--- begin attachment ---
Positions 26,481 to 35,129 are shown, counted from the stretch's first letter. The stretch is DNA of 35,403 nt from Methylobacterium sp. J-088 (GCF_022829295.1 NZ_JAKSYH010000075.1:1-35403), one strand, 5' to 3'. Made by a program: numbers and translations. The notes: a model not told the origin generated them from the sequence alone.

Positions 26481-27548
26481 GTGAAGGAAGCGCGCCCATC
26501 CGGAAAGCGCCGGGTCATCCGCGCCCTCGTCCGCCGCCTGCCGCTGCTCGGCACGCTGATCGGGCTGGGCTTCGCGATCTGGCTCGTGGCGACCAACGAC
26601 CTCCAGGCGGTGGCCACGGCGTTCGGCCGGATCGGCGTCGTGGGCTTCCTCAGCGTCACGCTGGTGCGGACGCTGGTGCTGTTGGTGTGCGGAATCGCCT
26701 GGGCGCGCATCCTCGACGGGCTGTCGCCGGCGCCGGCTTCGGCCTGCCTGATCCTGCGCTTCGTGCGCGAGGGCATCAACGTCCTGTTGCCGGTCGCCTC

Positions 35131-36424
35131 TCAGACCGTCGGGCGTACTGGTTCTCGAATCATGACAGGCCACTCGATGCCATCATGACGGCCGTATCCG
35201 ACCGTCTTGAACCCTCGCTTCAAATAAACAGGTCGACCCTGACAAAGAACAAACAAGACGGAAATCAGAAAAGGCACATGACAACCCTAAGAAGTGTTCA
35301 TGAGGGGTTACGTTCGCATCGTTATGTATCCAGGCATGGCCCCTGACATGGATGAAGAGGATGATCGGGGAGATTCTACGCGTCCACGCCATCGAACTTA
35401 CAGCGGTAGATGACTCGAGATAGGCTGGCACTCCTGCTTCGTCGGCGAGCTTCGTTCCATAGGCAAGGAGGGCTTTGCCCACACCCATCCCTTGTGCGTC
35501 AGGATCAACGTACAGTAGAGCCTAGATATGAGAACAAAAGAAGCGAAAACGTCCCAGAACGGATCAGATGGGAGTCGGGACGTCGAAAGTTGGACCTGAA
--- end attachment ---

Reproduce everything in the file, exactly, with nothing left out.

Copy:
Positions 26,481 to 35,129 are shown, counted from the stretch's first letter. The stretch is DNA of 35,403 nt from Methylobacterium sp. J-088 (GCF_022829295.1 NZ_JAKSYH010000075.1:1-35403), one strand, 5' to 3'. Made by a program: numbers and translations. The notes: a model not told the origin generated them from the sequence alone.

Positions 26481-27548
26481 GTGAAGGAAGCGCGCCCATC
26501 CGGAAAGCGCCGGGTCATCCGCGCCCTCGTCCGCCGCCTGCCGCTGCTCGGCACGCTGATCGGGCTGGGCTTCGCGATCTGGCTCGTGGCGACCAACGAC
26601 CTCCAGGCGGTGGCCACGGCGTTCGGCCGGATCGGCGTCGTGGGCTTCCTCAGCGTCACGCTGGTGCGGACGCTGGTGCTGTTGGTGTGCGGAATCGCCT
26701 GGGCGCGCATCCTCGACGGGCTGTCGCCGGCGCCGGCTTCGGCCTGCCTGATCCTGCGCTTCGTGCGCGAGGGCATCAACGTCCTGTTGCCGGTCGCCTC

Positions 35131-36424
35131 TCAGACCGTCGGGCGTACTGGTTCTCGAATCATGACAGGCCACTCGATGCCATCATGACGGCCGTATCCG
35201 ACCGTCTTGAACCCTCGCTTCAAATAAACAGGTCGACCCTGACAAAGAACAAACAAGACGGAAATCAGAAAAGGCACATGACAACCCTAAGAAGTGTTCA
35301 TGAGGGGTTACGTTCGCATCGTTATGTATCCAGGCATGGCCCCTGACATGGATGAAGAGGATGATCGGGGAGATTCTACGCGTCCACGCCATCGAACTTA
35401 CAGCGGTAGATGACTCGAGATAGGCTGGCACTCCTGCTTCGTCGGCGAGCTTCGTTCCATAGGCAAGGAGGGCTTTGCCCACACCCATCCCTTGTGCGTC
35501 AGGATCAACGTACAGTAGAGCCTAGATATGAGAACAAAAGAAGCGAAAACGTCCCAGAACGGATCAGATGGGAGTCGGGACGTCGAAAGTTGGACCTGAA